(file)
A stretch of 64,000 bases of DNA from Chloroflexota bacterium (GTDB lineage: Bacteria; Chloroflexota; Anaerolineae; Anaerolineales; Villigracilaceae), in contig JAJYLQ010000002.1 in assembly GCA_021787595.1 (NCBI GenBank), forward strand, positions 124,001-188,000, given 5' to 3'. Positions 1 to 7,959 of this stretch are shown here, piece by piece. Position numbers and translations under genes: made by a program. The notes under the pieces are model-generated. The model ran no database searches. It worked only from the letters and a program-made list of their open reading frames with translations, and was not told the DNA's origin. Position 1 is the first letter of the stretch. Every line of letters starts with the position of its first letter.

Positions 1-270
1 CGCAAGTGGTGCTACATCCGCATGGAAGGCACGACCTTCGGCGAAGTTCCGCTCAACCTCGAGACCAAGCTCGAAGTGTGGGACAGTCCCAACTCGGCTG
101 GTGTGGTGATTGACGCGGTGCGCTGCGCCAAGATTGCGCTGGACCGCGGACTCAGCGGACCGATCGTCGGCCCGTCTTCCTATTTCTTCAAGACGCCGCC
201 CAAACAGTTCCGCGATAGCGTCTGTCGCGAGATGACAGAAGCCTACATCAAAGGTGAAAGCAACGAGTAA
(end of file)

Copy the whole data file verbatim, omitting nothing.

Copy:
A stretch of 64,000 bases of DNA from Chloroflexota bacterium (GTDB lineage: Bacteria; Chloroflexota; Anaerolineae; Anaerolineales; Villigracilaceae), in contig JAJYLQ010000002.1 in assembly GCA_021787595.1 (NCBI GenBank), forward strand, positions 124,001-188,000, given 5' to 3'. Positions 1 to 7,959 of this stretch are shown here, piece by piece. Position numbers and translations under genes: made by a program. The notes under the pieces are model-generated. The model ran no database searches. It worked only from the letters and a program-made list of their open reading frames with translations, and was not told the DNA's origin. Position 1 is the first letter of the stretch. Every line of letters starts with the position of its first letter.

Positions 1-270
1 CGCAAGTGGTGCTACATCCGCATGGAAGGCACGACCTTCGGCGAAGTTCCGCTCAACCTCGAGACCAAGCTCGAAGTGTGGGACAGTCCCAACTCGGCTG
101 GTGTGGTGATTGACGCGGTGCGCTGCGCCAAGATTGCGCTGGACCGCGGACTCAGCGGACCGATCGTCGGCCCGTCTTCCTATTTCTTCAAGACGCCGCC
201 CAAACAGTTCCGCGATAGCGTCTGTCGCGAGATGACAGAAGCCTACATCAAAGGTGAAAGCAACGAGTAA